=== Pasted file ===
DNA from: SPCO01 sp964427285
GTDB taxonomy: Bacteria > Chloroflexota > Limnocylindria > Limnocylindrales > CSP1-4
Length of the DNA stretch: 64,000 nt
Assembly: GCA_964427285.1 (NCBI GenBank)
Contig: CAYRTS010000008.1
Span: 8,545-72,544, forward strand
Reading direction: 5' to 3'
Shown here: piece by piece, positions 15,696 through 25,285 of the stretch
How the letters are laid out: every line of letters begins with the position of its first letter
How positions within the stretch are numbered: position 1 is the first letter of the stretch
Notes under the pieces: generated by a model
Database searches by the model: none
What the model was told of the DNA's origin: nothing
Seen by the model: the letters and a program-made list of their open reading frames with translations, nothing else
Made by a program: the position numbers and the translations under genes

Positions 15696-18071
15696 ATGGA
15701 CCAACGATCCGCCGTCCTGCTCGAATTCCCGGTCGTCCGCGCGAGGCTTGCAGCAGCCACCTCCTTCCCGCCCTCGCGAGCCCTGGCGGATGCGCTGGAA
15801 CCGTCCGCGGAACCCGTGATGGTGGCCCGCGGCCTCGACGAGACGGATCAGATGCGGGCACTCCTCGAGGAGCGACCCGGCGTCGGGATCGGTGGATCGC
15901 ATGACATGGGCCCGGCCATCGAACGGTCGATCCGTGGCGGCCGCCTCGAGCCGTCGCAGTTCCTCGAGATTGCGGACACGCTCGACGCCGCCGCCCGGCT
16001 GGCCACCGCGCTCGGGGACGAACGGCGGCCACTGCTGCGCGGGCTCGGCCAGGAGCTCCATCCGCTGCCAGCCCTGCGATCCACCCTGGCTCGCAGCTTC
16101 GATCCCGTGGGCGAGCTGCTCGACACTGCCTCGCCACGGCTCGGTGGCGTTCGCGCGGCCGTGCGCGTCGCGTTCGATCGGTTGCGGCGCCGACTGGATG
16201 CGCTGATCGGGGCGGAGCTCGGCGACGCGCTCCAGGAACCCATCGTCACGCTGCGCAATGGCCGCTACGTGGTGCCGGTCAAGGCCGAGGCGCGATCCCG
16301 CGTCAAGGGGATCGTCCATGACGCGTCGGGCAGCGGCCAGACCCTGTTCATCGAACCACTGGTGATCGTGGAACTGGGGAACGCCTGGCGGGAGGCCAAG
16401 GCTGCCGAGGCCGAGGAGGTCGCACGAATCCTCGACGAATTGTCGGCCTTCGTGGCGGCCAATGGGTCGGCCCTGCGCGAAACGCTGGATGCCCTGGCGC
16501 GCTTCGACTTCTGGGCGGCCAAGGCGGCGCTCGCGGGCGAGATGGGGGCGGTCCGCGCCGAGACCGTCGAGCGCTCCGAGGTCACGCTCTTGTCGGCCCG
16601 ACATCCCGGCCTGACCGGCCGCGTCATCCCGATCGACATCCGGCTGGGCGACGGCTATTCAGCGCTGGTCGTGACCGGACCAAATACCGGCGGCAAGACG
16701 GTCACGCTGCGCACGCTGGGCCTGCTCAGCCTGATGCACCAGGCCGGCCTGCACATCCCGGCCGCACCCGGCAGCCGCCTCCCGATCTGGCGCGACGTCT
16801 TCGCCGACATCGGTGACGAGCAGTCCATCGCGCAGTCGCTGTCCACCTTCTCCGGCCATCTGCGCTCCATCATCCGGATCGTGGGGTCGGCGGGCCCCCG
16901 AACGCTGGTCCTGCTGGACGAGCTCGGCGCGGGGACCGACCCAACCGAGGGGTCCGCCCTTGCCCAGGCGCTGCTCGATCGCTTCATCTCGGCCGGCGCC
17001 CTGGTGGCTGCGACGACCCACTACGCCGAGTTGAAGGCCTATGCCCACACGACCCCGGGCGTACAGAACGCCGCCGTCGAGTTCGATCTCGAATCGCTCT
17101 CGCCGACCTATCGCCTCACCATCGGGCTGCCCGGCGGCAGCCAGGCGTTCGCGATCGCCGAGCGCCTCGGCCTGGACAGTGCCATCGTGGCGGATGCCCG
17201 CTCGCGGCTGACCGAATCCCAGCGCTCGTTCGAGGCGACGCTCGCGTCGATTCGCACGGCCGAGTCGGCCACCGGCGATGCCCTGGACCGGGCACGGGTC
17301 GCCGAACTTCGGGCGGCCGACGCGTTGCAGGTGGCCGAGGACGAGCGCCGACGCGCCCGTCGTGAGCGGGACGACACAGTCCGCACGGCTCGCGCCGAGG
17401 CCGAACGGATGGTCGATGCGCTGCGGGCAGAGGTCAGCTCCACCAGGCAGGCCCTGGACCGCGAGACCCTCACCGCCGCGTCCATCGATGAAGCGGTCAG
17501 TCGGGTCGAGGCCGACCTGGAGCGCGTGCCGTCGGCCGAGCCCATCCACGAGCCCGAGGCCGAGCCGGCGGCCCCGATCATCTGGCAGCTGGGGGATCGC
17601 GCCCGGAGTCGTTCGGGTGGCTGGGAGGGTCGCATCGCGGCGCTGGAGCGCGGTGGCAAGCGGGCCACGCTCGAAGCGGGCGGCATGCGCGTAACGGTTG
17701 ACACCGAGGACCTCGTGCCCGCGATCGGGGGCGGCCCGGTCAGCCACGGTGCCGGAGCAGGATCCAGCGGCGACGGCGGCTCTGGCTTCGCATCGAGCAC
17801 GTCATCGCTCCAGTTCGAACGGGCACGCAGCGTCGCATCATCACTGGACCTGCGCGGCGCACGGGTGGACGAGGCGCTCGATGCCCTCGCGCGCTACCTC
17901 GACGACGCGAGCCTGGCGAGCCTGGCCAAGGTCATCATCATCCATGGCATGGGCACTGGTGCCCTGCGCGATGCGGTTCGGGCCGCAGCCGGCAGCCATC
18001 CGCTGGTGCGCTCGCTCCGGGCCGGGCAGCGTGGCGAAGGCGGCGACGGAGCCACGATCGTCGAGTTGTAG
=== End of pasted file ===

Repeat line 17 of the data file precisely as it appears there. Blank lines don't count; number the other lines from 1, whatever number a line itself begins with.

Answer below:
15696 ATGGA